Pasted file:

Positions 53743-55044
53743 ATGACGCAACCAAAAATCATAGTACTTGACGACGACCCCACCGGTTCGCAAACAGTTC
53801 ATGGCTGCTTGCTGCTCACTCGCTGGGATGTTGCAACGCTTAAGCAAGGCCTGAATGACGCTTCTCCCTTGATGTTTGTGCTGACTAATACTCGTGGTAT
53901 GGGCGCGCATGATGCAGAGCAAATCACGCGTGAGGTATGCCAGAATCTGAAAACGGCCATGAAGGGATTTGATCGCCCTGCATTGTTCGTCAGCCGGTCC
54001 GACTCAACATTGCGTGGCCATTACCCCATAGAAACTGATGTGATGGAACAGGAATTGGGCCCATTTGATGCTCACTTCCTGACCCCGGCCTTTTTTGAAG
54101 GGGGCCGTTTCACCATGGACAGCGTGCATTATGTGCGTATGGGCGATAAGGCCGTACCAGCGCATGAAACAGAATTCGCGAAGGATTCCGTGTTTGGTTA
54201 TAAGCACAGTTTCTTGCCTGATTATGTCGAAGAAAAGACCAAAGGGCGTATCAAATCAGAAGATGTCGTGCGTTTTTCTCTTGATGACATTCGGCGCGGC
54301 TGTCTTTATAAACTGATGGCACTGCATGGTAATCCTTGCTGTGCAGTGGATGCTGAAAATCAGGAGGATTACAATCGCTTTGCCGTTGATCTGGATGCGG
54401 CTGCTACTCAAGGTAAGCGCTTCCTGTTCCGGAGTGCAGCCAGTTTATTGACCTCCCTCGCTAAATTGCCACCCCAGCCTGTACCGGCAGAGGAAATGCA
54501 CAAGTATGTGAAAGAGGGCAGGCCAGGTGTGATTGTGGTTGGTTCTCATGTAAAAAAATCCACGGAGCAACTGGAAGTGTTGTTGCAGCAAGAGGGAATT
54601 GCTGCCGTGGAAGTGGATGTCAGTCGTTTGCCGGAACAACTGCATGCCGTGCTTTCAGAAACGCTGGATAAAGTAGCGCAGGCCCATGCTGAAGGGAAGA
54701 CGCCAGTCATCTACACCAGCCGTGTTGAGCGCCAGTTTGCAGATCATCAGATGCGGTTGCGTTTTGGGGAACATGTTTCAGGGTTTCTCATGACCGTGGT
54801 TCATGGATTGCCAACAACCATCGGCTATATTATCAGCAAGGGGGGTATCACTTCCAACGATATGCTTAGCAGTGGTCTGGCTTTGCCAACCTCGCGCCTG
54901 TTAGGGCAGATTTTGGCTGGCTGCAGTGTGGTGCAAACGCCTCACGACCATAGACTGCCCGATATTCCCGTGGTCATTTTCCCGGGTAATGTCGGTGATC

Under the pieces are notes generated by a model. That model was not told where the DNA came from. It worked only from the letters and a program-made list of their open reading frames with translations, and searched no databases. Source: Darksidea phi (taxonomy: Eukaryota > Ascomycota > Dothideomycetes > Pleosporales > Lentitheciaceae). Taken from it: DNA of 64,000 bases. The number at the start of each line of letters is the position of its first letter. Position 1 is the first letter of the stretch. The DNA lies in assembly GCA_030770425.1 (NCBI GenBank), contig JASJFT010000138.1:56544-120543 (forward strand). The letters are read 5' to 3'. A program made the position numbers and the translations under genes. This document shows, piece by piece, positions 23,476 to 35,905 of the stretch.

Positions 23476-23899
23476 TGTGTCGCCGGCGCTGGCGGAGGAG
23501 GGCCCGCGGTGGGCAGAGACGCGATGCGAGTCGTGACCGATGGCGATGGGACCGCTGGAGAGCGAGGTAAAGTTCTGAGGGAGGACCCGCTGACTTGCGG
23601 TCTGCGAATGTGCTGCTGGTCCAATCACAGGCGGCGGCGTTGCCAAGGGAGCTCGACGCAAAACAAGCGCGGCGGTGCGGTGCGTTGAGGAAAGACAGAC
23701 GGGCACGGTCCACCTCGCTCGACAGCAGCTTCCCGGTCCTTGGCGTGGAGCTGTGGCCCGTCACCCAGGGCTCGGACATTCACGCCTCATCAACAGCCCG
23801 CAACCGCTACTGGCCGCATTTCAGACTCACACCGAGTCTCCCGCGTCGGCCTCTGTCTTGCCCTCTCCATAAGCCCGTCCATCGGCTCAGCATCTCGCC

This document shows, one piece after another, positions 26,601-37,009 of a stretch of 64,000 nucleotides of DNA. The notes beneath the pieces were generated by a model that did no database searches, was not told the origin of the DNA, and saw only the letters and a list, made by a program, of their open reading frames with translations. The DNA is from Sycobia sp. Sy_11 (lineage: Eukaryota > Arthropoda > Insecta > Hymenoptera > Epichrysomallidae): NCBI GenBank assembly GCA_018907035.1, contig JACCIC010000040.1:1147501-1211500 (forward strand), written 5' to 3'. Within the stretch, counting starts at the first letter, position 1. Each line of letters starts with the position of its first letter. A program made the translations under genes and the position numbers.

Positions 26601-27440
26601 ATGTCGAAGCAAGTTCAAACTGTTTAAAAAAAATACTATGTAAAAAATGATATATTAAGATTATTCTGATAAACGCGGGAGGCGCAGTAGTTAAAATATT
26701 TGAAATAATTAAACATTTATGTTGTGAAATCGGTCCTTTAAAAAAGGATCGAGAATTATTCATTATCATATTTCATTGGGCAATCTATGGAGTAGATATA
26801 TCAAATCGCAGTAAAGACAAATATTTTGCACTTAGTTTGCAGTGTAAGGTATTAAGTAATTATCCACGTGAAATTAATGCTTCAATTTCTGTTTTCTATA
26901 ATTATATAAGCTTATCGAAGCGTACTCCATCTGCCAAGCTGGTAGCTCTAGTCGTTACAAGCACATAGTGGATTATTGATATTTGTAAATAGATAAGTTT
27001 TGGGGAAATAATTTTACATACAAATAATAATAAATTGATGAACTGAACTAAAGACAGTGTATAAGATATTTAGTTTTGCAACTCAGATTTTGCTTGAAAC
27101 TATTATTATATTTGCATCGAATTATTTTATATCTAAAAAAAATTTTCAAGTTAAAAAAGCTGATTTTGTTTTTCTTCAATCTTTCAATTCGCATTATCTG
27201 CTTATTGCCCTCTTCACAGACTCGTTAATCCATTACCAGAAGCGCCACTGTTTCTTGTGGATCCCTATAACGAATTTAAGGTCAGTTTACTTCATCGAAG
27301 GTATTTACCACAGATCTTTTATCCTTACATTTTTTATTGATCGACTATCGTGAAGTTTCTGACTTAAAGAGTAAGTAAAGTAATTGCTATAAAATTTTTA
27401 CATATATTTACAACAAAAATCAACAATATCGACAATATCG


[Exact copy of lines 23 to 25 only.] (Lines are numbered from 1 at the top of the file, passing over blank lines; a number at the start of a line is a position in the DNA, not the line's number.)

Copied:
Positions 26601-27440
26601 ATGTCGAAGCAAGTTCAAACTGTTTAAAAAAAATACTATGTAAAAAATGATATATTAAGATTATTCTGATAAACGCGGGAGGCGCAGTAGTTAAAATATT
26701 TGAAATAATTAAACATTTATGTTGTGAAATCGGTCCTTTAAAAAAGGATCGAGAATTATTCATTATCATATTTCATTGGGCAATCTATGGAGTAGATATA